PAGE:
Clotheslines, satellite dishes and tangled cables have sprouted on the deteriorating facades of the buildings, constructed nearly a century ago under French rule.
What was once a feted blend of Moroccan and European architecture is falling apart under the weight of an expanding urban population and neglect.
The city “was once at the forefront of world architecture”, architect Rachid Andaloussi says.
But today its early 20th-century residential buildings have been “abandoned by landlords tired of seeing them deteriorate”, says Andaloussi, the head of Casamemoire, an association to protect the city’s architectural heritage.
And a housing crisis in the traffic-clogged economic hub has led Moroccans with nowhere else to live to cobble together makeshift homes on rooftop terraces.
“They’ve squatted in public infrastructure, factories – and now they’ve moved on to the terraces,” Andaloussi says.
Building themselves shelter from corrugated iron, bits of wood and plastic bags, they have come to occupy what were once emblematic architectural spaces.
Casablanca, known by the Spanish translation of its Arabic name Dar al-Bayda (“White House”), greatly expanded under the French protectorate from 1912.
French architect and urban planner Henri Prost presented his first plan for the Moroccan city in 1915.
In the 1920s and 1930s, Prost and mostly fellow French architects built the city that has become the country’s economic heart.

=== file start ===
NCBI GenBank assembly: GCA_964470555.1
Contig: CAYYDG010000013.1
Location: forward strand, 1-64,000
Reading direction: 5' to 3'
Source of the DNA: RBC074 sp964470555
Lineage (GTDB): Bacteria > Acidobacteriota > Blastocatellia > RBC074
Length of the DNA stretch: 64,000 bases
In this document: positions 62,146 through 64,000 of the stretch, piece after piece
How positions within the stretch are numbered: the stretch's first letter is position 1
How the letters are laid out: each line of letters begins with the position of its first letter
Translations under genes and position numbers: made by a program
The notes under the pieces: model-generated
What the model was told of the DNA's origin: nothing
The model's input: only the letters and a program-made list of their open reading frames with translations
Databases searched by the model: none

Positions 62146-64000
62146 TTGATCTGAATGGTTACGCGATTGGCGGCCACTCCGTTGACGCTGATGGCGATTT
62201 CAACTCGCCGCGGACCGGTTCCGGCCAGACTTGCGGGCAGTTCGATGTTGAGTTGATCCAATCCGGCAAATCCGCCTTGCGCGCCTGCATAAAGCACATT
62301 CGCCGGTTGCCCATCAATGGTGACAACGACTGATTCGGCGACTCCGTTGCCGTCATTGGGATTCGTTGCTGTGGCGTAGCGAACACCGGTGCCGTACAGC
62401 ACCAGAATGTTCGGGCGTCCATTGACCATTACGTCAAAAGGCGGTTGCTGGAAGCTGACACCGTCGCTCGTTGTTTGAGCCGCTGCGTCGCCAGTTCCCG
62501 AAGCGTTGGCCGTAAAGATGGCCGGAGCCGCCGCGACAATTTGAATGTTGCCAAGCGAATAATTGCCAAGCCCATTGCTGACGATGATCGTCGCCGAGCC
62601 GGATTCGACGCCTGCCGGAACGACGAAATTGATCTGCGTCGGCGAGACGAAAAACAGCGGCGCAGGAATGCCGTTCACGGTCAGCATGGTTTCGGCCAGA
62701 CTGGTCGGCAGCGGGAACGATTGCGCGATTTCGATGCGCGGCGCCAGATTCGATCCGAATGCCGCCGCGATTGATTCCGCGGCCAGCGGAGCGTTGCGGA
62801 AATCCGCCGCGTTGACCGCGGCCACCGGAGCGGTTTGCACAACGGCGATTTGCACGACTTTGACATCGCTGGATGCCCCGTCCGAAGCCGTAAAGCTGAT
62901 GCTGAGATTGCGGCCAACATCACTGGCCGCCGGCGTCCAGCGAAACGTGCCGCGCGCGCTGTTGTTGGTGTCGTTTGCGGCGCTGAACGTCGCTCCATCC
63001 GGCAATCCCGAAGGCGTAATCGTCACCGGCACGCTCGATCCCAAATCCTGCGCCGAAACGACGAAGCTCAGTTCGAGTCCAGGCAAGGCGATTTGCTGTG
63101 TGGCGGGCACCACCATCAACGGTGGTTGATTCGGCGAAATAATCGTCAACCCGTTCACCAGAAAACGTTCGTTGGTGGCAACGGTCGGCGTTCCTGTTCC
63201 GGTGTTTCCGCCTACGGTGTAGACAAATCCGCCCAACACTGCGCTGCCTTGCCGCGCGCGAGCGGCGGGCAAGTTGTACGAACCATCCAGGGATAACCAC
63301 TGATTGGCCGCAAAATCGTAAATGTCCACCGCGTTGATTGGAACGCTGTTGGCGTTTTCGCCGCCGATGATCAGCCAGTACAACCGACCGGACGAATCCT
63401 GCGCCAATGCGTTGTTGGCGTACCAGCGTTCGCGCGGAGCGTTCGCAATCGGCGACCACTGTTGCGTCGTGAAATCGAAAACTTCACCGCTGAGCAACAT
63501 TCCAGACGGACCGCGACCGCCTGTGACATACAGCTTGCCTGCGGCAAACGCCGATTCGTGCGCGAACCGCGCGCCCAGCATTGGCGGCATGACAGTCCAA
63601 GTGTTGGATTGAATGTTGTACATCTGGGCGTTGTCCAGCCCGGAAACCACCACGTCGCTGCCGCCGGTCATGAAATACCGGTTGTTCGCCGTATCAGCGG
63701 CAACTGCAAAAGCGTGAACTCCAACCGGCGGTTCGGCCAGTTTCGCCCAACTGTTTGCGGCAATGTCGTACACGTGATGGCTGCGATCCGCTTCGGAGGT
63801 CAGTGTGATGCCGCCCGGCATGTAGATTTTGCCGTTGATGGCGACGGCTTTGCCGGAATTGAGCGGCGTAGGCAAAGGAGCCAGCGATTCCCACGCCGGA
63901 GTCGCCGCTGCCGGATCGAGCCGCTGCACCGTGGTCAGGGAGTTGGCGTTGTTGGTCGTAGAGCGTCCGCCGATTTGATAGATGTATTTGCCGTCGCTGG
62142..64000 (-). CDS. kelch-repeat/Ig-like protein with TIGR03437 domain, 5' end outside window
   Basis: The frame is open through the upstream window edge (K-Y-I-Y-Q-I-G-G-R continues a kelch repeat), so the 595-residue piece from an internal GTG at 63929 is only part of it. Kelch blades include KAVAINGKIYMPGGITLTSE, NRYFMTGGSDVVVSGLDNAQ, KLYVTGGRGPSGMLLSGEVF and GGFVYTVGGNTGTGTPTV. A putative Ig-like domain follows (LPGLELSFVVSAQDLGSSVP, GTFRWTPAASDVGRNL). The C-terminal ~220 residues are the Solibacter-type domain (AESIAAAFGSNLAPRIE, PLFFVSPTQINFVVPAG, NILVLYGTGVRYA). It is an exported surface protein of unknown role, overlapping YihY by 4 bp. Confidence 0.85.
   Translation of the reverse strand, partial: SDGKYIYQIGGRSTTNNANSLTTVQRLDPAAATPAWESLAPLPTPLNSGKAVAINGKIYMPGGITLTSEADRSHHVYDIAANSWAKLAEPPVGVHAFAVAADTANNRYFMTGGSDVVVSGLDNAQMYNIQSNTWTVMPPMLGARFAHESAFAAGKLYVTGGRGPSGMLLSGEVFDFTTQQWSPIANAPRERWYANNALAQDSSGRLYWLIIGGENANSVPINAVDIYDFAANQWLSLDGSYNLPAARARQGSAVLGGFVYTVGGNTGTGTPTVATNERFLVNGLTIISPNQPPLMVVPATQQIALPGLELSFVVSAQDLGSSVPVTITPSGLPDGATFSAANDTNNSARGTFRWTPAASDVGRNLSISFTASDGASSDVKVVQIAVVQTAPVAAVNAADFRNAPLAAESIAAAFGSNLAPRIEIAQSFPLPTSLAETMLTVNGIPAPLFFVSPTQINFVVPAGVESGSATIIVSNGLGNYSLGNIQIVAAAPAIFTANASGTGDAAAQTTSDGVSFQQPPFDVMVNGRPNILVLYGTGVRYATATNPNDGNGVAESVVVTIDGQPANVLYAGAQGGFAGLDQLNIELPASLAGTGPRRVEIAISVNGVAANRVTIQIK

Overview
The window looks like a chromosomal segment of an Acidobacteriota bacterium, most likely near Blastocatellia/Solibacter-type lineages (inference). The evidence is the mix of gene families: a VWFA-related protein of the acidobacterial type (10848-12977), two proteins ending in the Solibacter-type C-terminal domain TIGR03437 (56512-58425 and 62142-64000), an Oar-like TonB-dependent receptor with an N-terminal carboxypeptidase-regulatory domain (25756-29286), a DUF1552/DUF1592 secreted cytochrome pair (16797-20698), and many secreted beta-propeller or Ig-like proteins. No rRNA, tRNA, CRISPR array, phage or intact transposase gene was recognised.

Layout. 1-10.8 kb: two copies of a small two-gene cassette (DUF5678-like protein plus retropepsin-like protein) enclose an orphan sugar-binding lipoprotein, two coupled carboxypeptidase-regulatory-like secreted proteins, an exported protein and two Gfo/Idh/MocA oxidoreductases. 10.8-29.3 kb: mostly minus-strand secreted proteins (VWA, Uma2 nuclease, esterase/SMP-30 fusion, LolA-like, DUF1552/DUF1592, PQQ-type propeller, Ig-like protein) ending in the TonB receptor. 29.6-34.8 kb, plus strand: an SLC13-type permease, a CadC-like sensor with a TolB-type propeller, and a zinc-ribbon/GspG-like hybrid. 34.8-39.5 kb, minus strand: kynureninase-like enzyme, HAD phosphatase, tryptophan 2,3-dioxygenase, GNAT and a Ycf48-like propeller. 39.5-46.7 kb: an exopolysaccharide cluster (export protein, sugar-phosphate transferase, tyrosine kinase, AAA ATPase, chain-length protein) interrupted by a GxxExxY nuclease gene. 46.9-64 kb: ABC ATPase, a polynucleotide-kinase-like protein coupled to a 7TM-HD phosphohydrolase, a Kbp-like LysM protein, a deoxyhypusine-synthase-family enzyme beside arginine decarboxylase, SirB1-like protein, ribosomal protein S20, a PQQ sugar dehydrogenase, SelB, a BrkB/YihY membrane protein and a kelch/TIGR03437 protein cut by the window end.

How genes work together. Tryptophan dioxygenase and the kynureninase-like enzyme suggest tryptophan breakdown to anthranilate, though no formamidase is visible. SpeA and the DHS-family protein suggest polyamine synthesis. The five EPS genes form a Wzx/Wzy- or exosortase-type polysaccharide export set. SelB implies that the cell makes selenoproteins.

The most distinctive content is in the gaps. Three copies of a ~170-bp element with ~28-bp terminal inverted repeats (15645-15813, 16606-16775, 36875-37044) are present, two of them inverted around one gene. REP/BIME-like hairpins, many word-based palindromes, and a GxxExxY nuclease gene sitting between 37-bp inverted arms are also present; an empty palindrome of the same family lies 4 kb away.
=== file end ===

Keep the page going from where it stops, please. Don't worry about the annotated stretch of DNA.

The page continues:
They created the city’s unique style by blending traditional Moroccan elements like mosaics, stucco and sculpted cedar wood with the European trends of Art Deco and Art Nouveau.
Their work includes the Lincoln Hotel, an Arabesque Art Deco building that was built in 1916 and used by American spies during World War II. But it closed in 1989 and today stands largely in ruins.
The Liberty Building, also called “The 17th Floor”, was North Africa's first skyscraper when it was built between 1949 and 1951.
And the Wilaya, a former town hall, is an example of the mixed architecture typical of many administrative buildings under the French protectorate.
Architect Driss Kettani says the Casablanca city centre was once a “feat of architecture and urban planning”, “with its wealth of neo-Moorish, Art Deco and Modernist architecture”.
“What was a few decades ago the indisputable heart of the city has today suffered from a lack of maintenance,” Kettani says.
Tenants in these buildings often pay “ridiculously low” fixed rents, and landlords can only remove them if they pay a huge relocation fee.
Neither the tenants nor the owners pay for the upkeep of the buildings.
The city’s old core is also threatened by real estate speculation, as developers look to buy historic properties to tear them down and build modern apartment blocs instead.
Urban planner Mostafa Kheireddine explains that Casablanca’s housing crisis stems from a booming population from successive migration flows to the city in the 1960s, 1970s and 1980s.
“Over the years, it experienced pressure on the urban planning sector that was unprecedented in the history of Morocco’s cities,” he says.
As all of Morocco’s social tensions came to the fore in 1980s Casablanca, “quality urban housing was not given priority,” Kheireddine says.
But times are changing, raising hopes of an urban revival.
The authorities have started upgrading the city centre after what Kettani calls “a realisation of the extraordinary potential of this part of the city”.
The opening of a tram line has given the area’s buildings added value.
And wealthier Moroccans are increasingly buying apartments in the Art Deco buildings, as they become fashionable and the area gentrifies.